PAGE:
Major Johannes Hardenberg

So, today we’ll look at the principal characters in the Hardenberg drama starting with Major Johannes Hardenberg.

“The Major,” the first white owner of the land that is now Roxbury, was born in Albany, NY in 1670. He received his rank as “Major” while serving in the Ulster County Regiment. Like other pre-Revolutionary War families, Hardenberg stored his wealth in property–and lots of it. We’ll post about the formation of the Great Patent and Hardenberg Patent at another time but for now let’s say that a group of men petitioned Queen Anne of Britain for an indefinite amount of land in the Catskills, which she granted in 1708.

Fast forward to 1749 when Henry Wooster and his surveying parties ventured into the wilderness to plot the Great Patent into definite tracts of land. The village of Roxbury was Lot 42. After robbing the indigenous peoples of the region of their land in several sleights of hand, title to the Hardenberg patent was confirmed by the governments of Holland, Britain, and the Colony of New York.

“The Major” had his patent and the Native Americans had lost their “primeval innocence” when dealing with the “White Man” (a phrase out of Roxbury historian Irma May Griffin’s “History of the Town of Roxbury”).

The 1790 Census shows Hardenberg, Sr. owning 7 slaves.

The next character in our story is “The Major’s” son, Johannes Hardenberg, Jr. or “The Colonel.”

The Colonel was a field officer under George Washington in the Continental Army. He was also the enslaver of Sojourner Truth, American abolitionist and women’s rights activist. The Colonel was born in Hurley, Ulster County, in 1729 and died in his hometown sometime after May 1799.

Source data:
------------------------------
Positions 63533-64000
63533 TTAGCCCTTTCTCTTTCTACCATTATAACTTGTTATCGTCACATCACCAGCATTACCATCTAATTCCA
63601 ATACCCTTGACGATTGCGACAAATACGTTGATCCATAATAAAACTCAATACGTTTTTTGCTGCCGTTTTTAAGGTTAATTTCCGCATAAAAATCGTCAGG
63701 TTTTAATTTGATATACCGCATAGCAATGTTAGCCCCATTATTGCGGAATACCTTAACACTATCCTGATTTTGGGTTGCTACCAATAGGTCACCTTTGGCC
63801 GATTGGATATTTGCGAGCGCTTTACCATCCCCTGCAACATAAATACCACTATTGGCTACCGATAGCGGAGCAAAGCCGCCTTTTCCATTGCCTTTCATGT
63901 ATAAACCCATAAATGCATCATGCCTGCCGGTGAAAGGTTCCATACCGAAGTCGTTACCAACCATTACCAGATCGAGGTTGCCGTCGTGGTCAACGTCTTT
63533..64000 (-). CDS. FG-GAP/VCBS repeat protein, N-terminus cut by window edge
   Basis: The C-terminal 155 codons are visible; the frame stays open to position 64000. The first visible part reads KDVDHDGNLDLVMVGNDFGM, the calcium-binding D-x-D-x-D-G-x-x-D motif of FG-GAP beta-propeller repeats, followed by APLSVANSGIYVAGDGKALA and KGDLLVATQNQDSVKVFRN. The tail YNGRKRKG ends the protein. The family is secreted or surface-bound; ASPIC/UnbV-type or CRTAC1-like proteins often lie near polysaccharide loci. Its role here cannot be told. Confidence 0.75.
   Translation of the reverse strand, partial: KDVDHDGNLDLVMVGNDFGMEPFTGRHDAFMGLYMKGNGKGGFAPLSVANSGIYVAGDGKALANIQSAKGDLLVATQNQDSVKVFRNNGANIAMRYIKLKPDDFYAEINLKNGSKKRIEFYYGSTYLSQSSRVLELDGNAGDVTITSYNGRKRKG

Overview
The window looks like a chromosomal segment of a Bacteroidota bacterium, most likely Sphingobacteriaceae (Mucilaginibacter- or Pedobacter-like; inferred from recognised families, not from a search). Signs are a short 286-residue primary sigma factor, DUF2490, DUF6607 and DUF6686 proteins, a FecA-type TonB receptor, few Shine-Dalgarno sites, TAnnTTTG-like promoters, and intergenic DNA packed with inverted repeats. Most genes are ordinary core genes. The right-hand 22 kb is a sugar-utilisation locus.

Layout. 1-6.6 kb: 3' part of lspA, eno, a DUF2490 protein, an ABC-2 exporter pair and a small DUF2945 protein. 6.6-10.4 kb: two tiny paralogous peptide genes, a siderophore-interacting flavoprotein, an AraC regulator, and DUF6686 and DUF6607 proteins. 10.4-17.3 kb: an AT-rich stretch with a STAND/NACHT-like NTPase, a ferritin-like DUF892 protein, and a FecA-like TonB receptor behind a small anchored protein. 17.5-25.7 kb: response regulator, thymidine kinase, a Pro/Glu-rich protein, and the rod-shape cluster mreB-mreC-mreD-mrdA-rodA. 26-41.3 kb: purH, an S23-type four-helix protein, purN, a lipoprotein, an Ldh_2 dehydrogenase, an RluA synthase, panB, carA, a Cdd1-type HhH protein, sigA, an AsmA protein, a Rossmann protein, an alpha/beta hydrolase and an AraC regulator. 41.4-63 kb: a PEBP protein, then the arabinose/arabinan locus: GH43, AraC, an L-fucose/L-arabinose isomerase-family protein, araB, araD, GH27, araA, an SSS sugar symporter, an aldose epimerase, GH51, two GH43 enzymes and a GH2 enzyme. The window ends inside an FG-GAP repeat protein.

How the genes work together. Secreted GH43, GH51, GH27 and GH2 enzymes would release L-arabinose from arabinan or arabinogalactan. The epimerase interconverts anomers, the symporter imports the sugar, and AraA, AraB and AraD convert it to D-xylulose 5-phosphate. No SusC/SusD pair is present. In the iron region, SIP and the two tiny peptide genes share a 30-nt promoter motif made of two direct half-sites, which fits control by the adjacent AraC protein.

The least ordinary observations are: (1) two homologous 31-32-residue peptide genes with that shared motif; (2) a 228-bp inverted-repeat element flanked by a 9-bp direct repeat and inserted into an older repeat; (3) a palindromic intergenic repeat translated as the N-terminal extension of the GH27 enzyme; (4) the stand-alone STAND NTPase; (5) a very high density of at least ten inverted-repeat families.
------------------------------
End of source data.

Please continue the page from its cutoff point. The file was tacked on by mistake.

His son, Isaac Hardenberg, received the right to the Hardenberg patent, which encompasses the Eastern part of Delaware County. Isaac Hardenberg was born in 1740. His father, Colonel Johannes Hardenberg, Jr. was 34 and his mother, Maria DuBois, was 34.

Isaac arrived in Roxbury ca. 1790 by way of Saugerties and up through Kaaterskill Clove along what we now call Route 23A, following the road to Schohary Kill (present day Prattsville). The stone mansion known as the Hardenberg House, on the National and State Historic Registers, has been dated ca. 1790 although it has been reported that Isaac built a wooden house that he lived in for several years until he built the stone mansion, one of the first of its kind in the region.

Isaac married Rachel Graham (1760-1822) and they had at least two sons and one daughter. Rachel is buried in the Upper Cemetery in Prattsville, NY.

Next posts will be about Lewis Hardenberg, Isaac and Rachel’s son, and Sojourner Truth. As my friend, Paul Smart used to sign off: Stay tuned.

Carolyn Bennett

Prattsville Historian

Leave a Reply

Fill in your details below or click an icon to log in: Logo

You are commenting using your account. Log Out /  Change )

Facebook photo

You are commenting using your Facebook account. Log Out /  Change )

Connecting to %s

%d bloggers like this:
search previous next tag category expand menu location phone mail time cart zoom edit close